Notably, the city’s successful work thus far has not always been easy to accomplish. Barriers come to St. Cloud in the form of time and funds. Projects either require a funding source or they’re designed to cover costs for themselves in the long-run. Kramer stresses the importance of not putting a financial burden on residents—projects should not only help with clean energy goals, but also remove any financial risk to tax-payers. On the other hand, time can become a challenge when there are ideas Kramer wants to implement right away. She exposes this issue by saying that, “actions will be long-term solutions for our community, so you have to take the time to formulate the ideas. We’re choosing the best possible steps for St. Cloud, and want to ensure that they’re going to serve our residents for a really long time, but sometimes I really wish you could get started right away, even though you have to move through all the steps to make sure it’s the best possible version of what it could be.”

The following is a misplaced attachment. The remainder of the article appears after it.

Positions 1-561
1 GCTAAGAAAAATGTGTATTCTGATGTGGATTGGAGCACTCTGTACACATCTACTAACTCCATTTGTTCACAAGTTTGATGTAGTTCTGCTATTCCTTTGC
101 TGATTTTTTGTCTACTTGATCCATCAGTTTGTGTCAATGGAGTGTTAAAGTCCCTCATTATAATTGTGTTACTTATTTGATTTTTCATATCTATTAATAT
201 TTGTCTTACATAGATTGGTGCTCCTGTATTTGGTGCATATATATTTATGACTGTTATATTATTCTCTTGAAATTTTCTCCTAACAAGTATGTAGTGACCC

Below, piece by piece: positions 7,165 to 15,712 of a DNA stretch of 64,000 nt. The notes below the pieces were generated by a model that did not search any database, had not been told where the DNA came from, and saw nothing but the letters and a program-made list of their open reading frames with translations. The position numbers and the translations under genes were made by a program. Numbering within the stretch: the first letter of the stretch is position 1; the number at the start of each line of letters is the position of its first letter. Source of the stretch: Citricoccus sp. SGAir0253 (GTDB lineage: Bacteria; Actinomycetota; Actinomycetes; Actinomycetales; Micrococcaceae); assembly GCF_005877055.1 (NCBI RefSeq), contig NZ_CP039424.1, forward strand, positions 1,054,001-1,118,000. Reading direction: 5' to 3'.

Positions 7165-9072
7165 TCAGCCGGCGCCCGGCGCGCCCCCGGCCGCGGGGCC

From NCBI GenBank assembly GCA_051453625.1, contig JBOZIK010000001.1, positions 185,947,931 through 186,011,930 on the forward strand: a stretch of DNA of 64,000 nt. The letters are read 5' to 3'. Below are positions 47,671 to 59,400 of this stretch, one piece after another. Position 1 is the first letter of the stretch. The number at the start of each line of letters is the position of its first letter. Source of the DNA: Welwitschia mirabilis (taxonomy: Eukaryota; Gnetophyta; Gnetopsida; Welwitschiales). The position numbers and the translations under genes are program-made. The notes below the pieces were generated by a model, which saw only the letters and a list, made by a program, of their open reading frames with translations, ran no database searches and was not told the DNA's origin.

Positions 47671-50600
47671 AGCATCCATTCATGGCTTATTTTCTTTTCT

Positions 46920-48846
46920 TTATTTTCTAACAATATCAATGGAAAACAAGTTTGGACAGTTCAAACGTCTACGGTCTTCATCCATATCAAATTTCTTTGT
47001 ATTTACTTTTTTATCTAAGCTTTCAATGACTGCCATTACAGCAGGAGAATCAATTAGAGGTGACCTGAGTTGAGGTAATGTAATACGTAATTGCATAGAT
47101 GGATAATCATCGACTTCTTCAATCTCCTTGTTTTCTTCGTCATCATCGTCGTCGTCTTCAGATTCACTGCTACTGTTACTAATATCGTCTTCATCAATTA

Yet, these obstacles do not discourage the city; clean energy and climate change are both topics that drive St. Cloud's sustainability efforts. Both are important to the community where a shared culture of continuous improvement is fostered via city services, and part of that is seeking the best possible way to provide them. The city is benefiting more from cleaner energy than it ever has before, where the power used to maintain buildings and filter or treat wastewater are all directly energized from the city’s solar arrays and biofuel generators. This leads to an overall reduction in cost—making long-term financial sense to the community as well. Currently, there are 14 solar arrays built on city properties and two biofuel generators; one is already producing energy while the other one prepares to go online in the fall. Street lights, traffic lights, and park lighting have all been transitioned to efficient LED lighting.